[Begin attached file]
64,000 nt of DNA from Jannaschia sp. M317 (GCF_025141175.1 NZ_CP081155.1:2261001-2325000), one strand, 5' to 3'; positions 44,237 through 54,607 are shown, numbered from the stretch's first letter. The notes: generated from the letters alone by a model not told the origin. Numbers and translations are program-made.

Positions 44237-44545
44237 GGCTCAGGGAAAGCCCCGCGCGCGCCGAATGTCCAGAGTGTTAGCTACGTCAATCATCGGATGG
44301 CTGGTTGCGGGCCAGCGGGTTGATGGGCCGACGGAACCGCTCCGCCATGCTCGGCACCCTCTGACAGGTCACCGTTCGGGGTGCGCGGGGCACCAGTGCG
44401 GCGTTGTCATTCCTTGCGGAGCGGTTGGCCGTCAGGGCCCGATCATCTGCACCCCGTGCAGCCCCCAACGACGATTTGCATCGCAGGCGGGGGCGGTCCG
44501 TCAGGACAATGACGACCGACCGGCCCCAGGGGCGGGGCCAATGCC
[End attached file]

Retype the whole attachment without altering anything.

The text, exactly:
64,000 nt of DNA from Jannaschia sp. M317 (GCF_025141175.1 NZ_CP081155.1:2261001-2325000), one strand, 5' to 3'; positions 44,237 through 54,607 are shown, numbered from the stretch's first letter. The notes: generated from the letters alone by a model not told the origin. Numbers and translations are program-made.

Positions 44237-44545
44237 GGCTCAGGGAAAGCCCCGCGCGCGCCGAATGTCCAGAGTGTTAGCTACGTCAATCATCGGATGG
44301 CTGGTTGCGGGCCAGCGGGTTGATGGGCCGACGGAACCGCTCCGCCATGCTCGGCACCCTCTGACAGGTCACCGTTCGGGGTGCGCGGGGCACCAGTGCG
44401 GCGTTGTCATTCCTTGCGGAGCGGTTGGCCGTCAGGGCCCGATCATCTGCACCCCGTGCAGCCCCCAACGACGATTTGCATCGCAGGCGGGGGCGGTCCG
44501 TCAGGACAATGACGACCGACCGGCCCCAGGGGCGGGGCCAATGCC